Lloyd Morgan's Column
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Brief commentary on the latest Interphone Study (Lahkola et al, 2007)
The latest Interphone study has just been published . It reports on the findings of the risk of glioma (brain cancer) in 5
northern European countries from cellphone use.
This Interphone study shows, once again, a risk of a brain tumor on the same
side of the head as where the cellphone was used. This study confirms a Swedish
study, independent of cellphone industry funding, by Lennart Hardell and his
This is the fifth of eight Interphone studies to show a risk of brain tumors
from cellphone use. The Interphone studies all use a common protocol
(procedure) that is, in the opinion of this author, designed to not find either
any risk or to substantially water down any risk of brain tumors from cellphone
use. For example, the Interphone protocol defines a regular user as a person who
has used a cellphone once a week for 6 months or more. Further, the diagnosis
years included in this Interphone study, September 2000 and February 2004,
guarantees that very few long-term cellphone users will be included in the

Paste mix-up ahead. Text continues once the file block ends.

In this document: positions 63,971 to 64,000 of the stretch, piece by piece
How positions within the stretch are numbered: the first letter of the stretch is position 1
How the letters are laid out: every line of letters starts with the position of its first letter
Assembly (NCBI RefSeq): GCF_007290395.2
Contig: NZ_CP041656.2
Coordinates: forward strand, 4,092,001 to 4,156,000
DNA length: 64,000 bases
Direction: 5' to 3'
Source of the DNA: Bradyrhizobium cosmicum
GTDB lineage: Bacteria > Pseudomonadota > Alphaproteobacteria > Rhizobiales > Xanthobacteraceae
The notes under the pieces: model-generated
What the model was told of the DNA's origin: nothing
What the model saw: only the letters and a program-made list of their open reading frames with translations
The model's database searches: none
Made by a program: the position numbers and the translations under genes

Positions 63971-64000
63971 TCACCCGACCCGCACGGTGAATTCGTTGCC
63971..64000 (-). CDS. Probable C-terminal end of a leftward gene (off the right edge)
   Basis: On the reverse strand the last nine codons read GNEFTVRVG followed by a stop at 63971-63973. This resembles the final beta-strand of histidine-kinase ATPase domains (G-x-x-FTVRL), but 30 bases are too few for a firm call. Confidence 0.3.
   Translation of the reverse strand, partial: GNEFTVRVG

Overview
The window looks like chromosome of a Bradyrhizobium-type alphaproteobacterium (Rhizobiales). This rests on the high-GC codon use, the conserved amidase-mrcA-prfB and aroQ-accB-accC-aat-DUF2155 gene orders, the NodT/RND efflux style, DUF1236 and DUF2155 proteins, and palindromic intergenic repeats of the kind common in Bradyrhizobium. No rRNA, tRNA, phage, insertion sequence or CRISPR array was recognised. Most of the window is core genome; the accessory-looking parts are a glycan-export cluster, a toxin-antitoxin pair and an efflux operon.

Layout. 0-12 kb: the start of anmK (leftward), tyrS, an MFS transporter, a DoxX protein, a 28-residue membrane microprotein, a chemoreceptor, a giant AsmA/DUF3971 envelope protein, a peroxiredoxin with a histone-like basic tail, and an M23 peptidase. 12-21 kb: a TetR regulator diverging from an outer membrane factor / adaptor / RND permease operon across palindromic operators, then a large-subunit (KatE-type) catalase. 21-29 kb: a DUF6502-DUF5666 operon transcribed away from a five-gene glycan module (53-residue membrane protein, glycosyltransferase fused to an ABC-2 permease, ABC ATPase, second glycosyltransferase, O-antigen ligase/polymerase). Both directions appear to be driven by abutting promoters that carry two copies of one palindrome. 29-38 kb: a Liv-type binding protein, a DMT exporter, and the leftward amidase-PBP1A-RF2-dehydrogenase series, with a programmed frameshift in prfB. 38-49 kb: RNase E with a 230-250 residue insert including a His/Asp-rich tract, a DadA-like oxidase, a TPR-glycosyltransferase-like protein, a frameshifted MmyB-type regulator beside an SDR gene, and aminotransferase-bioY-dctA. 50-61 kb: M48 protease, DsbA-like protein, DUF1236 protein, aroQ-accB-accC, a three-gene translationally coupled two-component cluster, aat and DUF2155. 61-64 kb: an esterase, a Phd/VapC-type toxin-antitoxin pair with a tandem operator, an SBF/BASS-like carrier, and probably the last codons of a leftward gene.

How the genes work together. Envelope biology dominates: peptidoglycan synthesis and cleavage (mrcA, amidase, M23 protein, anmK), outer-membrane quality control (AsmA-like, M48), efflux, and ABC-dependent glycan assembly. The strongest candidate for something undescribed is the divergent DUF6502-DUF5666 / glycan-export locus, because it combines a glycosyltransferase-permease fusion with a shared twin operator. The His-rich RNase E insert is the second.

study. Indeed, is this study only 43 (2.8%) with brain cancers on the same side
of the head as the cellphone use were found out of the total of 1,522 glioma
brain cancer cases.
To illustrate how this definition of "regular users" and the exclusion of
long-term users affect the study, consider a study of smokers and the risk of
lung cancer where a regular smoker is someone who has smoked a cigarette for
once a week for 6 months or more with only 2.8% smoking for 10 or more years.
Would such a study find a risk of lung cancer?
Because the Interphone studies, using a dubious protocol, are substantially
funded by the cellphone industry these findings are even more alarming.
Yes, the industry funding does not go directly to the research teams. The
funding of the Interphone studies is given to a European cancer organization,
the International Union Against Cancer (UICC) who chooses the research teams.
This study was published in the International Journal of Cancer, a publication
of the UICC.
The researchers are bound to use a dubious protocol. They also understand
that their funds came from the cellphone industry. This creates an inherent
conflict of interest best describe by the old adage, "Don't bite the hand that
The bottom line is that this study, regardless of the facts that its abstract
proclaims, "We found no evidence of increased risk of glioma related to regular
mobile phone use," it was designed to find nothing (i.e., no harm), and it was
funded by the cellphone industry, actually provides evidence confirming once
gain that exposure to cellphone radiation is dangerous to our health.
- Lahkola et al (2007), Mobile phone use and risk of glioma in 5 North
European countries. Int J Cancer. 2007 Jan 17; [Epub ahead of print]